|Apr-12-10|| ||parisattack: <xombie: The Dutch is a nuisance. Many of us QP and English players like to stifle and build quietly. But the Dutch is like a hyperactive child that you can't quieten. But it might be better to live with the activity because white seems to have decent chances of getting a good game later on. Trying to learn more about this system and broaden my knowledge of positions.>|
I think most of the top QP players literally drooled when their opponent played a Dutch - at that level of play its probably structurally unsound. But for us mortals it can indeed be a nuisance (and conversely, fun to play as Black). 2. Bg5 is a try if the main lines (especially the Leningrad) give you heartburn.
|Apr-13-10|| ||HeMateMe: this ugly critter gives me problems, excuse my technical language. After black gets a big pawn center, you have to be Houdini to activate the light Bishop on g2. Also, it is difficult to activate one's dark square bishop, if it is on b2, and blocked in.|
While I'm advancing my queenside pawns to free up my game, black put a big Knight on e4. Sometimes, I have to play f3 to drive off the Knight, creating a permanent weakness. I look at the GM games here to see how they play against the Dutch, but it remains a headache.
|Apr-13-10|| ||parisattack: Try Petrosian-Korchnoi 1946. Petro also has to play f3 but uses it as a lever for e4, destroying Korchnoi's Stonewall. I've seen the same motif against the Leningrad.|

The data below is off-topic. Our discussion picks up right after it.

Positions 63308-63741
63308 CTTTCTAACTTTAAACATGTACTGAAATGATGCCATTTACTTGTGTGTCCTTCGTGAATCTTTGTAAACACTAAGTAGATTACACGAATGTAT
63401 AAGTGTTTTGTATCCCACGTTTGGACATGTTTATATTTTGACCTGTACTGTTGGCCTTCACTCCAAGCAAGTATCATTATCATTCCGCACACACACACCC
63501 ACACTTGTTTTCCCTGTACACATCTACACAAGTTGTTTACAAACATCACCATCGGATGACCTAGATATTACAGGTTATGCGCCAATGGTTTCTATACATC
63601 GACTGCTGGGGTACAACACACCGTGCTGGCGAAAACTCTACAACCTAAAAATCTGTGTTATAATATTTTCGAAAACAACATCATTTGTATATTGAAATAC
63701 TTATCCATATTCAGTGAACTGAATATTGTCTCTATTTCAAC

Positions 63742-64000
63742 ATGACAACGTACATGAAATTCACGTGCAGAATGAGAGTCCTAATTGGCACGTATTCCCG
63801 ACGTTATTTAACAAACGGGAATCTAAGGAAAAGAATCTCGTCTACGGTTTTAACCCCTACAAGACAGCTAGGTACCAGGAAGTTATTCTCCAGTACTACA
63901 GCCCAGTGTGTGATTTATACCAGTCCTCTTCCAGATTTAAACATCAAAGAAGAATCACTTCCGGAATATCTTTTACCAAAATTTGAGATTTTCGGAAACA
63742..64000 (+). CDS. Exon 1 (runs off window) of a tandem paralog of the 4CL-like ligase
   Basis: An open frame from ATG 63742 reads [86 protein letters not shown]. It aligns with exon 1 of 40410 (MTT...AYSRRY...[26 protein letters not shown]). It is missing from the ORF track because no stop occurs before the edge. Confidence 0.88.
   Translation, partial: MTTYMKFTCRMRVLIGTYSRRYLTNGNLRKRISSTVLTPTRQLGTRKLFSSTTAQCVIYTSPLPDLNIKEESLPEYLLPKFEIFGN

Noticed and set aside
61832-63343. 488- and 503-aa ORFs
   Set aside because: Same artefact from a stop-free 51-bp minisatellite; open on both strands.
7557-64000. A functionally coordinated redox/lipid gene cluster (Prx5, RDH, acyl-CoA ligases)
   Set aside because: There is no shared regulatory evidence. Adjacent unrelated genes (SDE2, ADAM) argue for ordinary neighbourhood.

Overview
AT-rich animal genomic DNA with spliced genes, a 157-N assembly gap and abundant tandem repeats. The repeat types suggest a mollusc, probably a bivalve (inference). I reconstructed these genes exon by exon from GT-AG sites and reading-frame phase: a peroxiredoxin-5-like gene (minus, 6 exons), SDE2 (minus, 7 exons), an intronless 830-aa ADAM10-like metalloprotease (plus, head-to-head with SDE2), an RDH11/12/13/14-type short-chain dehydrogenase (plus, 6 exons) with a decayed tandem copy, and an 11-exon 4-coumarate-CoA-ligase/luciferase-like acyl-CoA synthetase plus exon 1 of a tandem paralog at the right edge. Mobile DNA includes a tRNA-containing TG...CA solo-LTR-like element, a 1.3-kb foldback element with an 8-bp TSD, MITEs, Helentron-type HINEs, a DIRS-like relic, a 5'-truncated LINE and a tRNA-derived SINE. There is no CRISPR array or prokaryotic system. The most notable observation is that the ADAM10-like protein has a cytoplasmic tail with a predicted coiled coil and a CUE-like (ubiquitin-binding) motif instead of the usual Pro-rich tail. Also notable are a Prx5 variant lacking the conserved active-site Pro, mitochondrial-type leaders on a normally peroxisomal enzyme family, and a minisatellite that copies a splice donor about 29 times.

Keene analyzes this game in Petrosian vs the Elite, Game #1.
|Apr-13-10|| ||Poisonpawns: <Parisattack Try Pertosian-Korchnoi 1946>
Here is a nice video-analysis of the game. http://www.youtube.com/watch?v=-eq_...|
|Apr-13-10|| ||parisattack: ,Poisonpawns: <Parisattack Try Pertosian-Korchnoi 1946> Here is a nice video-analysis of the game. http://www.youtube.com/watch?v=-eq_...;|
|Apr-13-10|| ||xombie: Ah, thanks Paris. That seems interesting. I think at amateur levels, one doesn't get to encounter it often enough, which might explain it. But it still boils down to positional understanding.|
|Apr-13-10|| ||HeMateMe: <Paris> Most instructive! (Petrosian v. Korchnoi 1946) The stonewall gets demolished, black's light square bishop never gets activated.|
|Apr-13-10|| ||parisattack: <HeMateMe: <Paris> Most instructive! (Petrosian v. Korchnoi 1946) The stonewall gets demolished, black's light square bishop never gets activated.>|
I found it amazing how quickly black's 'stone' wall collapsed. Petrosian definately had the 'touch' for such things...
|Apr-14-10|| ||FHBradley: In Petrosian vs Korchnoi, 1946 black allows his DSB to be traded for free, which is generally not a good idea. If white insists on the exchange, he should be made pay for it, as in H Olafsson vs S Agdestein, 1987.
I think people say the real test case for the Stonewall is the knight manoeuvre g1-h3-f4-d3, as in
P Nikolic vs Short, 1987 or
Anand vs P Nikolic, 2000|
|Nov-27-11|| ||Penguincw: Opening of the Day
Dutch, Leningrad, Main Variation (A87)
1.d4 f5 2. c4 ♘f6 3.g3 g6 4.♗g2 ♗g7 5.♘f3
click for larger view
|Jun-07-12|| ||Troller: And again today :)
Seems like Nakamura is the only top player still employing this; Kramnik was fond of it in his youth, though.
|Jan-04-13|| ||xeneizexxx: I believe that the black dark square bishop is more important than the rook in the leningrad, at least it confuses your opponent and gives you more winning chances. See: R Fontaine vs M Vachier-Lagrave, 2007|